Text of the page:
When the founders of plastic pipe maker Ipex Group of Cos. came to Canada from then-Soviet occupied Estonia in 1949, they started manufacturing hula-hoops. Now they want to avoid getting hooped by cross-border trade restrictions.
“The founders made their first million dollars within three years of coming to Canada, but they figured it might be a fad,” says Veso Sobot, engineer and director of corporate affairs for the Mississauga-headquartered Ipex Management Inc.
“So they straightened out the hoops and started making pipe.” Today, Ipex has 18 plants in Canada and seven in the United States.
“We supply the North American market with pipe for construction,” Mr. Sobot says. Ipex makes thermoplastic pipe used in infrastructure for plumbing in buildings, factories and municipal water systems.
“There’s a lot of opportunity for supplying the infrastructure market in both Canada and the United States, and we’ve been doing so for 67 years,” Mr. Sobot says.
The challenge for Ipex is to ensure its success in an atmosphere of threats to tighten U.S. trade barriers.
At the same time, demand is looking up for plastic pipe.
“Plastic’s performance, cost, and installation advantages will … spur its increasing use over competing pipe materials such as concrete, copper, and steel,” Freedonia Group, an industry market research organization, noted in a 2015 report.
“World demand for plastic pipe is projected to rise 6.7 per cent per annum through 2019 to 19.3 billion metres. Strong construction activity, particularly in the large markets of China and the U.S., will boost demand as plastic pipe sees intensive use in both building and nonbuilding construction applications.”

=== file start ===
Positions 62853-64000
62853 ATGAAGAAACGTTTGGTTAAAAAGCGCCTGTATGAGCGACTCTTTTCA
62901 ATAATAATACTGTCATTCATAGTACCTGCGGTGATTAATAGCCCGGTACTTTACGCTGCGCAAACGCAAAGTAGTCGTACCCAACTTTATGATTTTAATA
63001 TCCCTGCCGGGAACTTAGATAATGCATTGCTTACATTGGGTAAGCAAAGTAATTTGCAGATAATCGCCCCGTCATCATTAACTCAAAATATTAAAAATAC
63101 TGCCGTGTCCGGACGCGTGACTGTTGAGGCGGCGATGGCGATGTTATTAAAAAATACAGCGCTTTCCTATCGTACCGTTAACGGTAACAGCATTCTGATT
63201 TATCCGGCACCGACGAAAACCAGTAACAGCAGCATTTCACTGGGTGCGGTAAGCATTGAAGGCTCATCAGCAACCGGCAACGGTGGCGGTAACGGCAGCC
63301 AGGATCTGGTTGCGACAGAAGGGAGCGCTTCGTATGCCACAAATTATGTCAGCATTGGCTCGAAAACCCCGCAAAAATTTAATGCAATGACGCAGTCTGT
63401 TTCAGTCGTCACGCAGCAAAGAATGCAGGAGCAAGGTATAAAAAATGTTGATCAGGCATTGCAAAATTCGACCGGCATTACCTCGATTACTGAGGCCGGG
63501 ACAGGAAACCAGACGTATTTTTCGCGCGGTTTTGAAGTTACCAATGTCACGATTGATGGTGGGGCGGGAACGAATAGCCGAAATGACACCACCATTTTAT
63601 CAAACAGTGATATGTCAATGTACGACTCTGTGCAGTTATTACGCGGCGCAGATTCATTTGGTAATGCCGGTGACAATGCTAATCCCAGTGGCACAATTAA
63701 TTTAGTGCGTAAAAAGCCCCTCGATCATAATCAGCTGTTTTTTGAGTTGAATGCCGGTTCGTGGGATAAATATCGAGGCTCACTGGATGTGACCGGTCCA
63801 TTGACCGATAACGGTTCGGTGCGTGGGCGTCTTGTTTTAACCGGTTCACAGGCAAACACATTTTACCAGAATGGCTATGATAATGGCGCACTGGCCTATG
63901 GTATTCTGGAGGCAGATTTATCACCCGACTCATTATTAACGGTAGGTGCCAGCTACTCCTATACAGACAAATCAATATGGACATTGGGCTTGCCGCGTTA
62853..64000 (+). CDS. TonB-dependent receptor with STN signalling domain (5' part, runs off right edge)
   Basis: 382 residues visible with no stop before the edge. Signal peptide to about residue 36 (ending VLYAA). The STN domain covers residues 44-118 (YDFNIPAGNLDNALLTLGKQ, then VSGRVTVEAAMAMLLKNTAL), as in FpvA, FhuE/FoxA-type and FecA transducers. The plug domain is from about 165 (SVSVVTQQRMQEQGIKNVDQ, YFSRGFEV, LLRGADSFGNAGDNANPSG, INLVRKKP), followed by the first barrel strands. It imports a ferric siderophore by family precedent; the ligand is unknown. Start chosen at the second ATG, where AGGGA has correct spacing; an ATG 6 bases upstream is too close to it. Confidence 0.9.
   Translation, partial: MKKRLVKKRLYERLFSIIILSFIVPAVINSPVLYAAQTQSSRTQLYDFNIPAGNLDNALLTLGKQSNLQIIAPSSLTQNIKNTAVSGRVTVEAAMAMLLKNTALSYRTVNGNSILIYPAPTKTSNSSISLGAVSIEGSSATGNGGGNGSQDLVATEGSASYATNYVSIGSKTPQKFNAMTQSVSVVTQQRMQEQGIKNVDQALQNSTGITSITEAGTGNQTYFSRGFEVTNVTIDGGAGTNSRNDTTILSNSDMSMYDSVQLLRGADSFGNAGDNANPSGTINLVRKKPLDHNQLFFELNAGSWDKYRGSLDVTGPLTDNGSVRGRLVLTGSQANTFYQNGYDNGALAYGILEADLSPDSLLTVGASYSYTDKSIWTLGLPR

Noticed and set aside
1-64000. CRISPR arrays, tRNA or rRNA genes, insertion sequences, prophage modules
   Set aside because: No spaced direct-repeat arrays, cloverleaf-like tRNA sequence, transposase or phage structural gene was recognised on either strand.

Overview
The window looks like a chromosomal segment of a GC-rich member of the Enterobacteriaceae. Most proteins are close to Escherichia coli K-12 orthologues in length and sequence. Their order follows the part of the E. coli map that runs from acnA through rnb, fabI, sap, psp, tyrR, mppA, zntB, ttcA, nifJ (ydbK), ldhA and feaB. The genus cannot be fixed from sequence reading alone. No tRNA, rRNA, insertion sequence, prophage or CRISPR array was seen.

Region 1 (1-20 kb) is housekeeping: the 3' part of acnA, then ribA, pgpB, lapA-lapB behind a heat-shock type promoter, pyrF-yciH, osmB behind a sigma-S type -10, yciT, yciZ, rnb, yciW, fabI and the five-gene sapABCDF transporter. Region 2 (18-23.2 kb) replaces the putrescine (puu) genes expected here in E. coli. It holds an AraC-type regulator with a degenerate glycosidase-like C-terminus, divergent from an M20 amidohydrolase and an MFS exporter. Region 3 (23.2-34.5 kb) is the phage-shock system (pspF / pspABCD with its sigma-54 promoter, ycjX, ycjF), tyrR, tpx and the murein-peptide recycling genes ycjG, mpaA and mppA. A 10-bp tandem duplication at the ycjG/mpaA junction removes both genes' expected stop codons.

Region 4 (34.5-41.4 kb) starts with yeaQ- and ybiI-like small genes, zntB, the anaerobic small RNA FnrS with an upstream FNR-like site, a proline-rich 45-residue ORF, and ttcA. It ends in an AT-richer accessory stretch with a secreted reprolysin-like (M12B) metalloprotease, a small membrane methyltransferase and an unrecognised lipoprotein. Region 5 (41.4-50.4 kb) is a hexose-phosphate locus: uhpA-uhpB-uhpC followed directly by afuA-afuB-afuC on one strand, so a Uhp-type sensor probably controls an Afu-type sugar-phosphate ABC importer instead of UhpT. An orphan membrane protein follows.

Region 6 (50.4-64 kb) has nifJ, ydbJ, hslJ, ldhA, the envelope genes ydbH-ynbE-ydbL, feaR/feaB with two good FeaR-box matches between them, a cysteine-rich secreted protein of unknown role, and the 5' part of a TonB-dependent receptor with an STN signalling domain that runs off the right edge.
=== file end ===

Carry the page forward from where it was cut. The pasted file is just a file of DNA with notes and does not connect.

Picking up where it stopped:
Both the Canadian government and U.S. President Donald Trump’s administration have pledged to rebuild crumbing infrastructure on both sides of the border. Mr. Trump has pledged to spend as much as $1-trillion (U.S.) to repair his country’s aging infrastructure.
In Canada, Finance Minister Bill Morneau has retreated a bit from sweeping infrastructure plans he suggested last fall, but the 2016 Economic Statement and March 22 federal budget together included $180-billion in infrastructure commitments.
“One of the things about infrastructure [such as pipe] is that it’s buried, and so it has been easy for politicians to neglect it,” Mr. Sobot says. But the time for rebuilding is here, he adds.
“Water mains in both Canada and the United States are deteriorating faster than they’re being replaced.”
As long ago as 2011, a study by Utah State University found that more than 8 per cent of water mains in Canada and the United States were already beyond their useful lives – and this was before revelations of disastrous situations such as that of Flint, Mich., where the city’s water supplies are tainted.
What happens, though, if the Trump administration follows through on its threats to bring in tighter “America First” policies, including a possible border tax that could penalize Canadian exports into the U.S. and a toughly renegotiated North American free-trade agreement?
With its U.S. plants, Ipex should be insulated, but the company and Canada’s infrastructure sector are still concerned, Mr. Sobot says.